The House of God is a place of joy, because it is there that people discover that what matters in life is not what they get but the grace they are given. It is there that people learn that what matters about them is not how high they climb, but how deeply they are loved by God. Isn't it strange that so many of us who are committed Christians stay outside the house of joy? Like the older brother in Jesus' third story. "What's that noise?" he said. "It's a party," replied the servant, "a joyful party. Your brother is home!" "A party for my brother? My brother who threw away my father's money? Foolish! A party for my brother who frittered away his life while I tried to make something of myself?"
But something different and strange happens in this story. The father comes outside the house, outside the party, outside the joy and merriment, out to the older brother, out to the Pharisee, out to all of us. "What's wrong?" he said. "I've served you all my life. I've never disobeyed you." And then comes the touching part. "You never gave a party for me. I've always wanted to be joyful, but you never gave a party for me."
And then comes the gracious and loving reply. "Son, you are always with me. Always. Everything I have is yours. Everything. There has always been a joyful party going on for you in my heart and you did not know it. Now, come, come into the house, the house of joy."
I think that part of what this is saying to us is that we will never really experience the joy of our faith until we realize that we are all outsiders who have been invited into the party of joy through no merit of our own. Some of us are like the younger brother, people who have wasted our lives, and some of us are like the older brother, people who have worked hard and who smolder with resentment because things are hard and responsibilities are heavy, and life is not fair. But the fact is, both are on the outside, both the younger son and the older son are on the outside, and it is God who invites us into the place of joy.
Many years ago I read an essay in which a woman was reminiscing about her father. She said that when she was young, she was very close to her father. The time she experienced this closeness the most was when they would have big family gatherings with all the aunts and uncles and cousins. At some point, someone would pull out the old record player and put on polka records, and the family would dance. Eventually, someone would put on the "Beer Barrel Polka;" and when the music of the "Beer Barrel Polka" played, her father would come up to her, tap her on the shoulder and say, "I believe this is our dance," and they would dance. One time, though, when she was a teenager and in one of those teenaged moods and the "Beer Barrel Polka" began to play and when her father tapped her on the shoulder and said, "I believe this is our dance," she snapped at him, "Don't touch me! Leave me alone!" And her father turned away and never asked her to dance again.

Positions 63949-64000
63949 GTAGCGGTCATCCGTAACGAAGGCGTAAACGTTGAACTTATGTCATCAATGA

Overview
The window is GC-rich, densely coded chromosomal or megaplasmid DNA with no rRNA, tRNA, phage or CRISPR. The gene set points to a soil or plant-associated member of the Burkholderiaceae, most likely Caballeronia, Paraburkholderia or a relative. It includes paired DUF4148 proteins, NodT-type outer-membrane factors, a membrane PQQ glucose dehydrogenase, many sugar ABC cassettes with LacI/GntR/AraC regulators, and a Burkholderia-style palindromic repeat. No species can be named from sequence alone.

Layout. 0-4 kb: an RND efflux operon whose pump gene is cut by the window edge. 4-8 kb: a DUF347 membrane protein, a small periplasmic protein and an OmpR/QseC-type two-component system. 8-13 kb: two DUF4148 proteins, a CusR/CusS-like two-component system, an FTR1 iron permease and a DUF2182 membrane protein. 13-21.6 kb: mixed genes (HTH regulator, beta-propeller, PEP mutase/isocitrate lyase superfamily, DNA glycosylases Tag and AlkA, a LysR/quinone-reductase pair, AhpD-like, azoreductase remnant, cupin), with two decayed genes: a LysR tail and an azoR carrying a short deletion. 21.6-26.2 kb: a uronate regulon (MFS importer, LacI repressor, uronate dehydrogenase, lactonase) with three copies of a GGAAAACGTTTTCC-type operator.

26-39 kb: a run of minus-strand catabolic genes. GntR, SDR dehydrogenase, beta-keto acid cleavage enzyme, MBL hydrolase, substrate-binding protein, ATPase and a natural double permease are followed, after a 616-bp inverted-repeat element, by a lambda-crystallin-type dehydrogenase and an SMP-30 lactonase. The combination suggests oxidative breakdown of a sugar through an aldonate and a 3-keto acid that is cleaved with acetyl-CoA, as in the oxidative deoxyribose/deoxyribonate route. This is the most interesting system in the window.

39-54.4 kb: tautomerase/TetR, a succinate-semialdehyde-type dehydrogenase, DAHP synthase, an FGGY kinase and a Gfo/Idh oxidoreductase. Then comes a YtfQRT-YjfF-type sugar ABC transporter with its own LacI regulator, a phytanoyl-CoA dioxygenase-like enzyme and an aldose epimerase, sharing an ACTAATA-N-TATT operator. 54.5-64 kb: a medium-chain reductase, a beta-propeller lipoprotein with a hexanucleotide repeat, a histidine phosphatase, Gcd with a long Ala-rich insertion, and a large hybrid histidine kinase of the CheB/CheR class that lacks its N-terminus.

"Our relationship was difficult all through my teen years," she wrote. "When I would come home late from a date, my father would be sitting there in his chair, half asleep, wearing an old bathrobe, and I would snarl at him, "What do you think you're doing?" He would look at me with sad eyes and say, "I was just waiting on you."
"When I went away to college," the woman wrote, "I was so glad to get out of his house and away from him and for years I never communicated with him, but as I grew older, I began to miss him.
One day I decided to go to the next family gathering, and when I was there, somebody put on the "Beer Barrel Polka." I drew a deep breath, walked over to my father, tapped him on the shoulder and said, "I believe this is our dance." He turned toward me and said, "I've been waiting on you."
Standing at the center of our life is the God who says to us, "Everything I have is yours. All that I am is for you, and I've been waiting on you."
"I was glad when they said unto me, 'Let us go into the house of the Lord.'"
Let us pray.
We give thanks, O God, that you are waiting for us in your house of love, waiting with the feast and the dance and the song and the great joy. Let us put away our shame and put aside our resentment and put on the festive garments of those who are glad when they are told, "Let us go into the house of the Lord." In Jesus' name. Amen.